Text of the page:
Keeping a Time Budget

bergman

My friend Sydney posted a heartbreaking story this week about a man he met on an airplane.  The man had recently lost his wife to pancreatic cancer. They had planned their retirement together and now she was gone. He told Sydney, “all I have now is this money that I don’t need.” Devastating.

What Sydney’s story illuminates is a truth I think many of us ignore because it makes us focus on our mortality: we don’t have much time in this world.

My biggest fears in life are outliving Mrs. Lott or leaving her unprepared for life without me. This story hit very close to home for me as my wife and I have gotten very serious about our finances and have been putting away a decent amount of money for our old age. But we’ve also been short on time for each other and have really been skimping on fun the last few months.

bill
“All we are is dust in the wind.”

Another anxiety I have is not getting my own creative work done. After coming home from a hard day at the copy mines, I often just want to relax and watch Vikings. This is exactly what you shouldn’t do if you want to achieve anything worthwhile.

All of the above issues are made worse by misspending time. Though it’s hard for me to imagine having more money than I need, the man on the plane’s life reveals the truth that all we really have is time and it’s so valuable we should be in absolute terror of misspending any of it.

deth 2
Sooner or later you all dance with the reaper.

What I’ve been working on lately is a time budget. With my regular financial budget I get to tell my money what to do instead of letting it fly out of my account without attention. When you put your focus on something, you’ll naturally conserve it a bit.

The first step in making a time budget is taking a real hard look at what you do in a day. For instance, I get about six hours of sleep. I’m at work for at least 8 hours a day. My commute runs 30 minutes total, per day. Walking and feeding the dogs takes an hour of my day (thanks for the help Mrs. Lott). I’m ashamed to admit how much time I spend dicking around on the internet when I get home.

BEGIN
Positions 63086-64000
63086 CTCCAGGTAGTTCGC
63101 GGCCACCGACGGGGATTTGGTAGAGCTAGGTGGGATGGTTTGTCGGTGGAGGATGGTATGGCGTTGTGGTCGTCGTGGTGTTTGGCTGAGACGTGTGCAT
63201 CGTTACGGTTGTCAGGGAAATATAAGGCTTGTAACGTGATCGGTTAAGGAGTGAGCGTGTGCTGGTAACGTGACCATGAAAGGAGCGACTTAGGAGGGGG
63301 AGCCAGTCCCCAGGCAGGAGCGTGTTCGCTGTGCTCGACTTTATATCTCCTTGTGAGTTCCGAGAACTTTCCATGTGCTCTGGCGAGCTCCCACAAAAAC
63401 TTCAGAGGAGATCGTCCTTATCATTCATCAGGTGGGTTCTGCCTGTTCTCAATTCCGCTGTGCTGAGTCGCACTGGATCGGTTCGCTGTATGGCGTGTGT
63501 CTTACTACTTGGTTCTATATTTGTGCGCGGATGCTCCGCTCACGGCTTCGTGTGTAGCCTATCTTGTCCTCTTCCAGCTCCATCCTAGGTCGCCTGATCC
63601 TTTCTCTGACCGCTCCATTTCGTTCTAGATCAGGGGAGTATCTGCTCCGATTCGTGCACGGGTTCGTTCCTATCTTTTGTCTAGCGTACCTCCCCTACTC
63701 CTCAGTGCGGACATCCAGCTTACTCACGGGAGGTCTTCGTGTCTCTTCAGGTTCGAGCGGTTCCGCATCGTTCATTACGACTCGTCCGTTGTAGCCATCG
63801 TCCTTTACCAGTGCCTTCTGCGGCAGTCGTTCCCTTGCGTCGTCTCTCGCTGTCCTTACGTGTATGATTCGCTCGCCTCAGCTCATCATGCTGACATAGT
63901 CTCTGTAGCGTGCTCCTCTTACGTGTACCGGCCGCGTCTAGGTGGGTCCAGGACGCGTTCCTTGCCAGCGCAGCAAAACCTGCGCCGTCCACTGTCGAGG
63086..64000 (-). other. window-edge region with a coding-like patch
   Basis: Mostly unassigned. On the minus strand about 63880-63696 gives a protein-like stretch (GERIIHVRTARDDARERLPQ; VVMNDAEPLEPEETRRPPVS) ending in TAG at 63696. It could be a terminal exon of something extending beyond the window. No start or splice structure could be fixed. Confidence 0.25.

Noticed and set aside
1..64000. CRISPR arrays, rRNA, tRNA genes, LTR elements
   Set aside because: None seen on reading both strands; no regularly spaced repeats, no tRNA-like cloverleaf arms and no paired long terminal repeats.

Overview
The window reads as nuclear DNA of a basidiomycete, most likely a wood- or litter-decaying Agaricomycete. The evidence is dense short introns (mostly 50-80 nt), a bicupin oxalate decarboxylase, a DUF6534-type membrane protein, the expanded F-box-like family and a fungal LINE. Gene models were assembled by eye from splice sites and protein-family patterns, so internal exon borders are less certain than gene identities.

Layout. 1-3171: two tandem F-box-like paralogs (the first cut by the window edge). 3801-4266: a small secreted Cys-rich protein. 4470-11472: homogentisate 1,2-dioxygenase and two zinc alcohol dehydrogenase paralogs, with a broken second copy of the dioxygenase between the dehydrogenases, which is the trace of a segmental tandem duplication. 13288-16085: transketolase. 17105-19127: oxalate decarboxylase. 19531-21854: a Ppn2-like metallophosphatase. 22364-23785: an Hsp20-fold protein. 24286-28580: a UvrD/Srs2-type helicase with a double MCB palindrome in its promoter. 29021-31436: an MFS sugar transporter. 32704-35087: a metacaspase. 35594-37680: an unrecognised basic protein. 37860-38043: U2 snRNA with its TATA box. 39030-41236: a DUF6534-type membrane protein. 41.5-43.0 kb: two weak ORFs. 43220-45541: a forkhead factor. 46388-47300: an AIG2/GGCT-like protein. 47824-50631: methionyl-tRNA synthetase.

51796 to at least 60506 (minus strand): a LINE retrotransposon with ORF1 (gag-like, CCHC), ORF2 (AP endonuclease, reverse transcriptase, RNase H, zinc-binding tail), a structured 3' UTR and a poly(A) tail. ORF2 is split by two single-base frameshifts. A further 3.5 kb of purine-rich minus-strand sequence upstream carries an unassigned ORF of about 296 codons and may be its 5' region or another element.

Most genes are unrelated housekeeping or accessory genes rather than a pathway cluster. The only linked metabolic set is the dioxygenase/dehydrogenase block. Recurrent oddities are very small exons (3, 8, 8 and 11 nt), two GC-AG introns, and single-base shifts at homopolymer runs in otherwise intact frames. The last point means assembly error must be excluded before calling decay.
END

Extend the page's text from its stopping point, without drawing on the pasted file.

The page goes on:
Once you have a pretty good idea where your time is going, you have to figure out what your goals are. Start by figuring out what you’d like to be doing on an ideal day. Here’s a quick glimpse of my first draft:

  • Read 4 hours and write 4 hours, total 8 hours (I got this from Stephen King’s essential book, On Writing). 
  • Martial Arts class, 1.5 hours
  • Weight training/Crossfit, 1.5 hours
  • Sleep, 7 hours (6 is working for me, but 7 would be better)
  • Eating, 2 hours (this includes all meals and snacking)

That leaves me with about 4 hours. You’ll notice here that I don’t include a job. In my fantasy schedule, I’m researching and writing for a living. If you were to drop in an eight hour work day in there I’d be at a four hour deficit (my version of a Tim Ferris book, I guess). This means I’d have to give up something I enjoy, which is what adulthood is all about.

fcotyler
This is your life and it’s ending one second at a time.

This doesn’t included any time with friends. It doesn’t account for the insane amounts of bullshit my wife adds to my plate. It doesn’t include any freelance copywriting. It assumes nothing goes wrong. Something clearly has to give. There is simply no room for waste if I want to live the life I’m interested in living. There is no Pokemon GO time. There is no hours of arguing on the internet time. There is no time for power watching Netflix.

I enjoy all of those diversions immensely (except Pokemon, fuck that), but when I lay them out on paper against what I wish I was doing, they seem very unappealing. There’s nothing really standing in the way of me living the exact life I want, except my own time management and a very minor amount of financial achievement (I’ll do another post on lifestyle design soon).

So what to do? Take a look at your time and ruthlessly remove anything that’s wasting it. When I did my first budget years ago I realized I was spending $175 a month on cigarettes and about $200 on coffee. That was the amount I needed each month for the motorcycle I wanted (back when I was down with making payments and not paying cash). I quit smoking and started making coffee at home. Then I fucking got that motorcycle.

It’s that simple.

ferris

 

 

 

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1 Comment

  1. Good stuff! I definitely need to start doing this. If I had a time budget i would be waaaay over it. Last night I finally accepted that I cannot take 20 hours a week of yoga and dance classes if I want to finish my creative projects, follow through on my social commitments, keep my job, and sleep 8 hours a night. Even if I stop dicking around on the interwebs. 🙂

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